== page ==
Author + information
- Received September 10, 2015
- Revision received October 19, 2015
- Accepted October 20, 2015
- Published online February 8, 2016.
- Matthew W.P. Jackson, MBChB∗ ( )( and )
- Paul D. Williams, BM, ChB, MA, MD
- ↵∗Reprint requests and correspondence:
Dr. Matthew W.P. Jackson, James Cook University Hospital, Marton Road, Middlesbrough TS4 3BW, United Kingdom.
A 47-year-old male smoker presented with an inferior ST-segment myocardial infarction (STEMI) 4 h after taking cocaine. Emergency coronary angiography demonstrated a large-caliber proximally occluded right coronary artery (Figure 1A) and similarly large smooth left coronary arteries. Aspiration thrombectomy was performed, directly via the guide catheter, and large volumes of red thrombus were removed (Figure 1B). Flow was restored, revealing a tight proximal stenosis (Figure 1C) that, after administration of copious intracoronary nitrates, completely resolved, suggesting cocaine-induced vasospasm (Figure 1D).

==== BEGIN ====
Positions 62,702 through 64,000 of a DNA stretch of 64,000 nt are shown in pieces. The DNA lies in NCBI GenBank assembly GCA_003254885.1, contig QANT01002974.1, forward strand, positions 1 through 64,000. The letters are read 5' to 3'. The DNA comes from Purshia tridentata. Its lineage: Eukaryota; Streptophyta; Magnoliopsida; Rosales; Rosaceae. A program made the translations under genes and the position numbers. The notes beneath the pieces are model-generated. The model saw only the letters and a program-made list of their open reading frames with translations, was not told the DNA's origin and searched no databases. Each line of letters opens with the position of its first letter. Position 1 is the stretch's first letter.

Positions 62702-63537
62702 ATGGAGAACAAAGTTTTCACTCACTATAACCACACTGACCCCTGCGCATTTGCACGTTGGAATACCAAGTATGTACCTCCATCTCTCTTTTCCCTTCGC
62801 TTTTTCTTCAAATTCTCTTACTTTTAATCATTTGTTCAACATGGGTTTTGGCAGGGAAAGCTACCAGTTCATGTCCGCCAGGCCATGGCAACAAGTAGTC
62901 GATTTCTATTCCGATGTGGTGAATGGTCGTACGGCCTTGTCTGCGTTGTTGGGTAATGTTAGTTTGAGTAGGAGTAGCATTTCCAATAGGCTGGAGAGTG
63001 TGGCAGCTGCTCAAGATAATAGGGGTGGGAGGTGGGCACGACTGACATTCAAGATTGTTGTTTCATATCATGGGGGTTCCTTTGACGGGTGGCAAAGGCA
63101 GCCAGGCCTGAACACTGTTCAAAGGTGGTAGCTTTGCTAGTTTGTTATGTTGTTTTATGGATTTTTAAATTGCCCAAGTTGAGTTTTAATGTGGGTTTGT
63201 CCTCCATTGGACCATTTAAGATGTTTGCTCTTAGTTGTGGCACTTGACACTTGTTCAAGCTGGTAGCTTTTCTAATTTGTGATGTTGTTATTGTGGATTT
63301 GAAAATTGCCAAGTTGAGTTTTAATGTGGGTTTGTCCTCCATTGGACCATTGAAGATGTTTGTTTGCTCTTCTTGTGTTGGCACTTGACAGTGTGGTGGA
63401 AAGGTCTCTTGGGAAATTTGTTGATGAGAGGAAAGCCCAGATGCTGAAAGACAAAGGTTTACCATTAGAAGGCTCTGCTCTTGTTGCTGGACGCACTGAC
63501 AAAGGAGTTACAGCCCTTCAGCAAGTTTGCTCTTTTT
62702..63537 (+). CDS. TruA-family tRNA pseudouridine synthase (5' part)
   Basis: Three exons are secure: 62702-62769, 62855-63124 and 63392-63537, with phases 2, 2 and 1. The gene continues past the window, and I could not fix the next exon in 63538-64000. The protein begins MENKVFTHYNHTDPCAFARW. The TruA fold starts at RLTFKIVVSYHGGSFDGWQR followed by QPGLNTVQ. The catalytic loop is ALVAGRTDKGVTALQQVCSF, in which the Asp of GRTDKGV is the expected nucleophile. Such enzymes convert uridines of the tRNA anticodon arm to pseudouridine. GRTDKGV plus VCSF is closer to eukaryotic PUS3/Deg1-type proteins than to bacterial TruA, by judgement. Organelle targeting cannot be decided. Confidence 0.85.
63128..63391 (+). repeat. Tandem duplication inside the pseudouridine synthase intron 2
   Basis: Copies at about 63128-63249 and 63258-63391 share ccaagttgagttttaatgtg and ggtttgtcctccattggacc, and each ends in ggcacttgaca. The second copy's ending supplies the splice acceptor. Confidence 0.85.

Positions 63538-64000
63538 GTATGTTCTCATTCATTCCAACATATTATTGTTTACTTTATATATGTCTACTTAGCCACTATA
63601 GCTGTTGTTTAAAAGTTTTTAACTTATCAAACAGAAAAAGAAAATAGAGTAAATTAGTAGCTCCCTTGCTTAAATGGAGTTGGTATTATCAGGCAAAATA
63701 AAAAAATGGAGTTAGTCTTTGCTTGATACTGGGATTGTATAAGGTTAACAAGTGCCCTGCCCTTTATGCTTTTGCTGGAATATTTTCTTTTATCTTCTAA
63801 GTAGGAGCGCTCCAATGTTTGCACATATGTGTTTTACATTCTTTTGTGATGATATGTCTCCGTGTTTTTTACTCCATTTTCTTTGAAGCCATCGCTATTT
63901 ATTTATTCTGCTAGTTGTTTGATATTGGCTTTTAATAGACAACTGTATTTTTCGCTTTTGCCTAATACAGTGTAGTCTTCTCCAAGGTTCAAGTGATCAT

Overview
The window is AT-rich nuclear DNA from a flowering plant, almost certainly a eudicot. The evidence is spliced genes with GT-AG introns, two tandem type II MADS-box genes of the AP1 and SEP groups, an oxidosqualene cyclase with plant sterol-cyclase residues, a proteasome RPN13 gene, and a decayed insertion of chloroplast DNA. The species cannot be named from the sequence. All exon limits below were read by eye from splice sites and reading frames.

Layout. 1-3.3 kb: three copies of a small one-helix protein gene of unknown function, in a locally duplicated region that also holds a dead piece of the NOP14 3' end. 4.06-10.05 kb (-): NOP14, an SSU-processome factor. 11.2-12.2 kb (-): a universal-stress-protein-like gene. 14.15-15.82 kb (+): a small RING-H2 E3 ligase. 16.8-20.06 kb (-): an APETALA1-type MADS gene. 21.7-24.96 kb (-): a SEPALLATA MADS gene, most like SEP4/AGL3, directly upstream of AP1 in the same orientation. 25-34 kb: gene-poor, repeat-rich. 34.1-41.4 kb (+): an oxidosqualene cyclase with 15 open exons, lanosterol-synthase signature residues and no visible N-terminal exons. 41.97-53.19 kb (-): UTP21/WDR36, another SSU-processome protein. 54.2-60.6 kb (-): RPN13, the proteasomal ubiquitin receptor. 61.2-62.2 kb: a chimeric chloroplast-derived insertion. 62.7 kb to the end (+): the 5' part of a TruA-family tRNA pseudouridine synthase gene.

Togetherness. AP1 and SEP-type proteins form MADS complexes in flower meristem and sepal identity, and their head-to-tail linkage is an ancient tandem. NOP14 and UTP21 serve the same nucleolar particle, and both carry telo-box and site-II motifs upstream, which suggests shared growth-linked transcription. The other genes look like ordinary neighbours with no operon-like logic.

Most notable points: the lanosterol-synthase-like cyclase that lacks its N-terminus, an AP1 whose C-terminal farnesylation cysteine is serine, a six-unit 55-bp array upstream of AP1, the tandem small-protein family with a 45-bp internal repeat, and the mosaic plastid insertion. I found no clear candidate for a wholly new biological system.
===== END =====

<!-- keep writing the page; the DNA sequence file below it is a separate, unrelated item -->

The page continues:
Optical coherence tomography (OCT) was performed (Online Video 1), demonstrating only mild midvessel atheroma at the site of vasospasm (Figure 1E) and extensive proximal residual thrombus (Figure 1F). A small dissection was noted, possibly related to aspiration thrombectomy, but it was not thought to be clinically significant. Repeat OCT (Online Video 2) after 2 days of intravenous tirofibran and heparin showed that the laminar thrombus was still present (Figures 1G and 1H).
Vasospasm should be considered in all cases of STEMI in which there has been recent cocaine use and was likely the major contributing factor in our patient's presentation. Intracoronary imaging is important to exclude plaque rupture and erosion as alternative diagnoses, although not completely possible in this case due to the large-caliber of the artery and residual thrombus preventing the vessel wall from being fully imaged. Finally, this case demonstrates that aspiration thrombectomy continues to have an important role in selected STEMI cases despite recent evidence showing no benefit from routine use (1).
For supplemental videos and legends, please see the online version of this article.
The authors have reported that they have no relationships relevant to the contents of this paper to disclose.
- Received September 10, 2015.
- Revision received October 19, 2015.
- Accepted October 20, 2015.
- 2016 American College of Cardiology Foundation